Boston Latin School

US #2159 pictures items from a colonial teacher’s desk. Click image to order.

On April 23, 1635, the Boston Latin School opened its doors.  It’s America’s oldest school and first public school.

Puritan colonists in America knew early on that they needed a solid educational system for their children.  Many of their ministers had attended Oxford or Cambridge University in England, and they particularly wanted their children to be able to read the Bible.

US #682 was issued for the 300th anniversary of the Massachusetts Bay Colony. Click image to order.

Reverend John Cotton developed the idea for establishing a school in Boston based on the Free Grammar School of Boston, England.  Like the schools in England, it would feature a curriculum centered on religion, Latin, and classic literature.  On April 13, 1635, Cotton called a meeting of local citizens and they chose Philemon Pormort to serve as the first schoolmaster.  The school opened 10 days later on April 23, 1635, with the first classes being held in Pormort’s home.  Classes would continue to be held at the home of the schoolmaster until 1645, when construction on the school building was completed.  It was America’s first schoolhouse and resided fittingly on School Street.

US #2190 from the Great Americans series. Click image to order.

Though it was a public school, it didn’t initially receive full support from taxes.  Funds were raised by donations and land rentals.  And many of the early students paid tuition.  Harvard University was founded the year after Boston Latin, in part so that “Boston Latin’s graduates would have somewhere to go.”  The school quickly came to be known as the main preparatory school for Harvard.

When the school first opened, it only admitted male students and hired only male teachers.  In 1859, Helen Magill became the first female student, though co-educational classes wouldn’t begin until 1972, a few years after they began hiring their first female teachers.  The school also had a cadet corps that formed during the Civil War and remained active for nearly a century.

US #861 – Emerson graduated in 1817. Click image to order.

Boston Latin School has had many famous graduates over the years, including John Hancock, Samuel Adams, Henry Ward Beecher, Charles Sumner, Ralph Waldo Emerson, Leonard Bernstein, Henry Knox, and Samuel Pierpont Langley.  Benjamin Franklin attended the school, but his father withdrew him because of the cost of tuition.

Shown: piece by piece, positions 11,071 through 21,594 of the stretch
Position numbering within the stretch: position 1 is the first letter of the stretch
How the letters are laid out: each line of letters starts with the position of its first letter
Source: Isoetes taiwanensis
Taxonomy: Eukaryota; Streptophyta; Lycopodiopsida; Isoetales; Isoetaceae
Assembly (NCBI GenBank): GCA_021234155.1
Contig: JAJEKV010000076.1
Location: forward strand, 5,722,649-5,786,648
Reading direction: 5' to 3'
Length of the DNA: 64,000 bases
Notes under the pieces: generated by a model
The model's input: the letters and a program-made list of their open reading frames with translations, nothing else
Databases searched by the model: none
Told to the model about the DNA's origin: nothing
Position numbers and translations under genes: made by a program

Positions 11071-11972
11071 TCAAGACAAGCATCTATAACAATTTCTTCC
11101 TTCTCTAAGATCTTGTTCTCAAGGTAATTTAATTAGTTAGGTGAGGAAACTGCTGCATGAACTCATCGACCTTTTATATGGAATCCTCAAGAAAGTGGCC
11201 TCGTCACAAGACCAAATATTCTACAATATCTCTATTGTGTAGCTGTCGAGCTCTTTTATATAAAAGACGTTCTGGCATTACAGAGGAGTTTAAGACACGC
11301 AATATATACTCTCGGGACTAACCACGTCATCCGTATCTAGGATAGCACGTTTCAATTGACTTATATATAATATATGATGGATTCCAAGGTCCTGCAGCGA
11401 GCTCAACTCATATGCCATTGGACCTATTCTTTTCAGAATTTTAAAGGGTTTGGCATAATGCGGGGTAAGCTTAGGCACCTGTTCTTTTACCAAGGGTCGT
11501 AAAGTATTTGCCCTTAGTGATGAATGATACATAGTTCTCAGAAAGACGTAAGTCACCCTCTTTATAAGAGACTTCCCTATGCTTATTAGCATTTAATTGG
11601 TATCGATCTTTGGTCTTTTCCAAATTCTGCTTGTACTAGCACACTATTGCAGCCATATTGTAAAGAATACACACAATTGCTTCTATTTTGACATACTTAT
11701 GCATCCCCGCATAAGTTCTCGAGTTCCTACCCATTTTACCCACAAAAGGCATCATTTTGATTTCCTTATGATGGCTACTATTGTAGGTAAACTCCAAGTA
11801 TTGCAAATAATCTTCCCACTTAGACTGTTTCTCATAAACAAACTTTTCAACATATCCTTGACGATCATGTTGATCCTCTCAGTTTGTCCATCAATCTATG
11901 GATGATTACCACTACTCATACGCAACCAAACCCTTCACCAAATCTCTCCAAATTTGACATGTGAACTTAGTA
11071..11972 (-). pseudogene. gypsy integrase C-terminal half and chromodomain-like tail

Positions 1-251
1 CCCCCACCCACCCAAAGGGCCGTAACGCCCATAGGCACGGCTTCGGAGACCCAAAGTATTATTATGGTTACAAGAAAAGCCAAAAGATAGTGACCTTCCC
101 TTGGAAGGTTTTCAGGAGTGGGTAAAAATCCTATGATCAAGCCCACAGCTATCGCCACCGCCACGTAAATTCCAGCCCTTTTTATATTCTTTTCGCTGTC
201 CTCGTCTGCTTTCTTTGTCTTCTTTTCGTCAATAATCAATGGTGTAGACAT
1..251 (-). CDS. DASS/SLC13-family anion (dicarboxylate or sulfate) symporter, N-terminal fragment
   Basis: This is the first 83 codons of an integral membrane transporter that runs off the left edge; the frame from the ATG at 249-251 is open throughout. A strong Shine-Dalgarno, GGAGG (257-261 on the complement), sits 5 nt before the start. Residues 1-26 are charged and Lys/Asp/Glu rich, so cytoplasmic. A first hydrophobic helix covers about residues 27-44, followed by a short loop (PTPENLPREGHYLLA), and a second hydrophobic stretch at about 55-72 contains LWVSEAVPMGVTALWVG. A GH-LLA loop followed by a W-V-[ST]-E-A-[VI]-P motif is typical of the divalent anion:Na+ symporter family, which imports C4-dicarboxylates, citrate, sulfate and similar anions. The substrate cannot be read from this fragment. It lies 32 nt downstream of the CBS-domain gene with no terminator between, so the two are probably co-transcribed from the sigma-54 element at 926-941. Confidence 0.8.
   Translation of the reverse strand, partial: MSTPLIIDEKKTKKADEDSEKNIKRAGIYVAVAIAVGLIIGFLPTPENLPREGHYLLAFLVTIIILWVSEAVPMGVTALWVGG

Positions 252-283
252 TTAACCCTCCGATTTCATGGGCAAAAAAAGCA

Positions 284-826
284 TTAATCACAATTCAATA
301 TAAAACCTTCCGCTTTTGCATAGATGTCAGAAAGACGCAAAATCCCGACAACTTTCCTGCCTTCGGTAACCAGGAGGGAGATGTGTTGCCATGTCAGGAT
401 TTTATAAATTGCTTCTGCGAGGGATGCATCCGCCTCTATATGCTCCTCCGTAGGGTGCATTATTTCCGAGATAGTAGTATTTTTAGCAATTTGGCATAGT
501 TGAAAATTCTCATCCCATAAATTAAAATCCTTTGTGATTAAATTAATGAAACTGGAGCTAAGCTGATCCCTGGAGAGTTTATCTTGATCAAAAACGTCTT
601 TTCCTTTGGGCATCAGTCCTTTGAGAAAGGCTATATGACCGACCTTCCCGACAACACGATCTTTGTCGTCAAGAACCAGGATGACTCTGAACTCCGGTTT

The school is still open today and still requires its students to study four years of Latin.  It’s been named one of the top 20 high schools in the country, serving about 2,400 students with a staff of about 130.

The story behind the stamp…

In the years leading up to this stamp’s issue, there were several stamps that honored specific schools – Washington and Lee University, Columbia, and Dartmouth College.  However, the USPS then decided that they should no longer honor specific schools or their anniversaries on stamps because there are too many of them.

US #2159 – Fleetwood Plate Block First Day Cover. Click image to order.

But as the 350th anniversary of the Boston Latin School approached, it seems the USPS thought it was too significant not to honor.  So, they developed the Public Education stamp.  It doesn’t picture the school or include any dates relating to Boston Latin, though it does illustrate items typically found on a Colonial Era teacher’s desk.

US #2159 – Silk Cachet Combination First Day Cover. Click image to order.

While the stamp didn’t appear to outright honor the school, the USPS publicized the stamp as honoring Boston Latin’s 350th anniversary.  It was even initially scheduled to be issued on April 23, 1985, the school’s official anniversary.  But issues with preproduction delayed the stamp and it wasn’t issued until October 1st.  The First Day Ceremony was held at the Boston Latin School.

Click here for more Boston Latin School history.

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5 responses to "Boston Latin School"

5 thoughts on “Boston Latin School”

  1. Ah! Memories. I grow up in the Boston Public School System and was part of the cadet program. Interesting to note that most all of the Ivy League schools start as Schools of Religion but it is farthest from anything in the curriculum today. So nice to have old stamps to remind us of the past.

    Reply
  2. I would like to draw your kind attention to S TYPO, in the para after picture of US #2190, where it shows 1972 instead if 1872, as the year when first CO- Ed classes started in Boston school.
    Since joining “This day in history” few weeks back, I have been loving it, not missing a single day of mail ( sometimes saving and reading later, if circumstances do not permit to read same day.)

    Reply
  3. To Mr Stu Hoyt. You are absolutely correct. All ‘Ivy League’ schools were created for the sole purpose of training men for the ministry, and teaching
    children at the elementary level to read, so they could read the Bible.
    To Rabin Fozar. I too read all : ‘This Day in History’. Usually I miss the begin-
    ing of a TV show or the show all together, because of the reading, and the comments that I write.

    Reply

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